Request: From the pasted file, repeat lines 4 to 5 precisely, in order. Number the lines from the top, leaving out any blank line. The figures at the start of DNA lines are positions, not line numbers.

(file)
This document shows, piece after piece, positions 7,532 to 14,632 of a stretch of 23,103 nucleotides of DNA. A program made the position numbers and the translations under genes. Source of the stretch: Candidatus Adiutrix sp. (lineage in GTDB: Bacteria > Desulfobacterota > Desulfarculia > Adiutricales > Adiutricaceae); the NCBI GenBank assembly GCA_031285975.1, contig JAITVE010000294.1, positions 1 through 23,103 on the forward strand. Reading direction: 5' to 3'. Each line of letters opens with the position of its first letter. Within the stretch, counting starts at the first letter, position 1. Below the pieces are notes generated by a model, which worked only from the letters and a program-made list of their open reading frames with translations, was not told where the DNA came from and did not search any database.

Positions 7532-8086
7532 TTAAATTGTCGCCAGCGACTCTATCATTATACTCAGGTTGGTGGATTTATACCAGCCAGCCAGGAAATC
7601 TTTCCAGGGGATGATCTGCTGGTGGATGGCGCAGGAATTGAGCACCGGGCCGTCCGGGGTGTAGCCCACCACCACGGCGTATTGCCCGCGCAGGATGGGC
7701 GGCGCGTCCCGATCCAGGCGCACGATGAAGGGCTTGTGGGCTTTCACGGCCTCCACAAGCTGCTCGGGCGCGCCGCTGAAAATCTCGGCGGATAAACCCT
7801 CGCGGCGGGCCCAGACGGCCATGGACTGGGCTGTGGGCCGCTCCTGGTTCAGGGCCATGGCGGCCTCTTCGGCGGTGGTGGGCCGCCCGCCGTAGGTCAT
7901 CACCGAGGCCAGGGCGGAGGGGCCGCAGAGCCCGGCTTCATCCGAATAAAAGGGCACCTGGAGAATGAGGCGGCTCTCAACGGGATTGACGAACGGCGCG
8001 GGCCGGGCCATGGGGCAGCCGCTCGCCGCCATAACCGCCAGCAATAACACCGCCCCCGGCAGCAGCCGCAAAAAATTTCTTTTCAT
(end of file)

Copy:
7601 TTTCCAGGGGATGATCTGCTGGTGGATGGCGCAGGAATTGAGCACCGGGCCGTCCGGGGTGTAGCCCACCACCACGGCGTATTGCCCGCGCAGGATGGGC
7701 GGCGCGTCCCGATCCAGGCGCACGATGAAGGGCTTGTGGGCTTTCACGGCCTCCACAAGCTGCTCGGGCGCGCCGCTGAAAATCTCGGCGGATAAACCCT